NASA has tapped nine astronauts to become the first to launch into space from American soil since the Space Shuttle program was retired in 2011.
NASA's Commercial Crew Program, as it's called, will soon launch launch one uncrewed and two crewed test flights of each new spacecraft.
"This is a big deal for our country, and we want America to know we're back".
On the first human test flight of Boeing's Starliner spacecraft, NASA selected astronauts Eric Boe and Nicole Mann to join Boeing executive Chris Ferguson. Nicole Aunapu Mann will be making her first flight; she completed her astronaut training in 2015. American astronauts will be flying American built rockets into space from American soil.
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Bob Behnken: Behnken was chosen as an astronaut in 2000 and has been to space twice on two shuttle missions. He is the last person to serve as a commander for the NASA space shuttle program.
Nasa astronauts Robert Behnken, 48, and Douglas Hurley, 51, will fly together as SpaceX's first Dragon crew. NASA has been paying Russian Federation for flights launched from remote Kazakhstan to the ISS ever since, banking on its Commercial Crew Program to develop a cheaper, reliable and safe American-based alternative. Boeing said earlier this week it would carry out a test flight of the Starliner vehicle without humans later this year or in early 2019, after it suffered an issue with the capsule's launch abort system during a test in New Mexico in June, according to SpaceNews. That flight is now projected to lift off in April of 2019. NASA is working with Space X and Boeing to develop the spacecraft.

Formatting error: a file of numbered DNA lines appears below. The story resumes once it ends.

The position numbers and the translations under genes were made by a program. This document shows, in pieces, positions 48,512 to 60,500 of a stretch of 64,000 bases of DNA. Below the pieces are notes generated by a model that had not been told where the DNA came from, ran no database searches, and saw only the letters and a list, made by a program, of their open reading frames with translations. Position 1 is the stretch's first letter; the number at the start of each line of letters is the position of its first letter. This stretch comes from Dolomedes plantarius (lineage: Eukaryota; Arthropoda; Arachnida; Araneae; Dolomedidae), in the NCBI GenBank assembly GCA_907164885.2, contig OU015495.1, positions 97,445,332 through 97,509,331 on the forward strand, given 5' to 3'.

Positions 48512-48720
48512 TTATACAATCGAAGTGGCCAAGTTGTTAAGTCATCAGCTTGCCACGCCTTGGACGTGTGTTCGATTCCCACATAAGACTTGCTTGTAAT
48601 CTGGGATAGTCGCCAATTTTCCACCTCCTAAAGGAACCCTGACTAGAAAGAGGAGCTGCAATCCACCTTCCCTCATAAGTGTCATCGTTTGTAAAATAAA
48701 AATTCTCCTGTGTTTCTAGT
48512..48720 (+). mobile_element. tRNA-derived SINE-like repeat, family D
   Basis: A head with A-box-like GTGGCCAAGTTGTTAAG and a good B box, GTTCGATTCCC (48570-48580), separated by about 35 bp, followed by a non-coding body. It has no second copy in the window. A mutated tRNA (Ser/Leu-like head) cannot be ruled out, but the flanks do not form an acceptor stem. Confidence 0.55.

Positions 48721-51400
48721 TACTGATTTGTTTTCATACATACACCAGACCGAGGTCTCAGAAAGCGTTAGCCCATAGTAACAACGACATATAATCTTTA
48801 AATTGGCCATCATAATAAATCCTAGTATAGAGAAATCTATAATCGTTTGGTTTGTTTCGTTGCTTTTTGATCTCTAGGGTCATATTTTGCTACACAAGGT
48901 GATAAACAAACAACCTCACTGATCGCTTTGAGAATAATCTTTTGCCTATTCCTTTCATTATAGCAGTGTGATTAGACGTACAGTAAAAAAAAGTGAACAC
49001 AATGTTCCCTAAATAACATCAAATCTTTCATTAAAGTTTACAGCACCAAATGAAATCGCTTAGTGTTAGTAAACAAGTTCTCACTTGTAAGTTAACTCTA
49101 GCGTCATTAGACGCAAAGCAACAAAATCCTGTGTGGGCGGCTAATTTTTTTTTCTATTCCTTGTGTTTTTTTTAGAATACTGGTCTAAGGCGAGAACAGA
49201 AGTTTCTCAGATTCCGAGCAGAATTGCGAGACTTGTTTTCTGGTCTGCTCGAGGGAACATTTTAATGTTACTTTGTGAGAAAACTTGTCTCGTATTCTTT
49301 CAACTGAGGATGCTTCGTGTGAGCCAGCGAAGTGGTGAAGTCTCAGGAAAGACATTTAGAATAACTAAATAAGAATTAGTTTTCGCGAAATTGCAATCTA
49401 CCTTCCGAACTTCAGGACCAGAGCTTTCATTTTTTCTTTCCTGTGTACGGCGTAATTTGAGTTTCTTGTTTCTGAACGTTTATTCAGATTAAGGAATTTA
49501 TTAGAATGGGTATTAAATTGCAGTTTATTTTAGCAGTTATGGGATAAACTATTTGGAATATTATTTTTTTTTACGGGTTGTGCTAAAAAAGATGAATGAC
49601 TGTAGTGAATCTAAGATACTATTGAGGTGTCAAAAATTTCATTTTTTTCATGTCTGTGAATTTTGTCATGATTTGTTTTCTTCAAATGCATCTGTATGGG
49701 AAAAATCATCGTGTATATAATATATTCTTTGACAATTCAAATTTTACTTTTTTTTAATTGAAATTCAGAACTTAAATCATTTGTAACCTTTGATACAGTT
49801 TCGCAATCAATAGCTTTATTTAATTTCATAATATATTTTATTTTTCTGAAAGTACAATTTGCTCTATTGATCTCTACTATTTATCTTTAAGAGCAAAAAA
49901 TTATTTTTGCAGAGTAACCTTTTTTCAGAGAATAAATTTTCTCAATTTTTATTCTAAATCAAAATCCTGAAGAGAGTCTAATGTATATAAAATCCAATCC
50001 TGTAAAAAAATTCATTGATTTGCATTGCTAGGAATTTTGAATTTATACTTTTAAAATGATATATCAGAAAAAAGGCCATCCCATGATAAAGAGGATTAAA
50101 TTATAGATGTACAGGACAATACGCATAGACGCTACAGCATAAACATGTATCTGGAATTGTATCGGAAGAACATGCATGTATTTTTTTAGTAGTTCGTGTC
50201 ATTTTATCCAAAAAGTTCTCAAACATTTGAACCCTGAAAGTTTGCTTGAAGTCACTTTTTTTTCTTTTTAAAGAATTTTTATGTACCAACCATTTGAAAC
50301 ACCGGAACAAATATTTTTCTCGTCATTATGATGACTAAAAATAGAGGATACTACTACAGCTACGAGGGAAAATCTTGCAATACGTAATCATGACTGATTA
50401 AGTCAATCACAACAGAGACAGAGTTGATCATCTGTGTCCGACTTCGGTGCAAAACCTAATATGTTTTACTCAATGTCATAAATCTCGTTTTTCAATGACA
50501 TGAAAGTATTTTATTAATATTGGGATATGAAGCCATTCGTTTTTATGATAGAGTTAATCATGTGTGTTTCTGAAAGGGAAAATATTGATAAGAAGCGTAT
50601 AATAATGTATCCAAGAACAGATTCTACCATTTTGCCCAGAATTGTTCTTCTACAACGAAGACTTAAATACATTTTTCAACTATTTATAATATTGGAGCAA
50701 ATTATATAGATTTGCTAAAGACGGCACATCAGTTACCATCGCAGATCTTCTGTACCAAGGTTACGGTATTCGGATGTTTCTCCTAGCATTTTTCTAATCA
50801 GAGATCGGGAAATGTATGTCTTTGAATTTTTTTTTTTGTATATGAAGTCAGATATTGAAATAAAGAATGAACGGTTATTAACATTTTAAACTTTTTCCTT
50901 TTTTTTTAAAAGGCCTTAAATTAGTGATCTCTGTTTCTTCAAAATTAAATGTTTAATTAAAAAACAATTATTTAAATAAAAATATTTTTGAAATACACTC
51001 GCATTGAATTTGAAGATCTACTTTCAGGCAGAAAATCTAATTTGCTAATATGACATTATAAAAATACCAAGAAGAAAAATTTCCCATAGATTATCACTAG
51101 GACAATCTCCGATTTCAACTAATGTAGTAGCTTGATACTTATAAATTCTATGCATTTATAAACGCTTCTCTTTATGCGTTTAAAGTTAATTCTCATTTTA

The first crewed test flight of SpaceX's Crew Dragon capsule will include NASA astronauts Bob Behnken and Doug Hurley.
As for being the only non-NASA guy on board, Ferguson explained later during a Reddit "Ask Me Anything" program that Boeing always uses company test pilots for first flights "and the Starliner is no exception".
The agency said more crew members will be announced later. Since then, NASA has been forced to rely exclusively on Russia's increasingly expensive Soyuz spaceships to get to the International Space Station (ISS), in which the U.S. government has invested about $100 billion.
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After a almost decadelong hiatus, NASA plans to once again start launching piloted spacecraft from American soil, this time aboard two commercially developed vehicles, beginning in early to mid-2019.
NASA has just updated its schedule for commercial crew.
The National Aeronautics and Space Administration's announcement signals a milestone in the USA space program, with its shift to the private sector for ferrying cargo and astronauts to the International Space Station.
Boeing's Starliner will launch aboard a United Launch Alliance (ULA) Atlas V rocket from Space Launch Complex 41 at Cape Canaveral Air Force Station in Florida. It will be Cassada's first spaceflight.
The first SpaceX mission to the ISS will be manned by Victor Glover, another newbie, and Mike Hopkins, who has already spent 166 days on the sky-high lab during two tours of duty.
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The contracts for travel to the International Space Station were awarded in 2014. "To meet NASA's requirements, the commercial providers must demonstrate that their systems are ready to begin regular flights to the space station".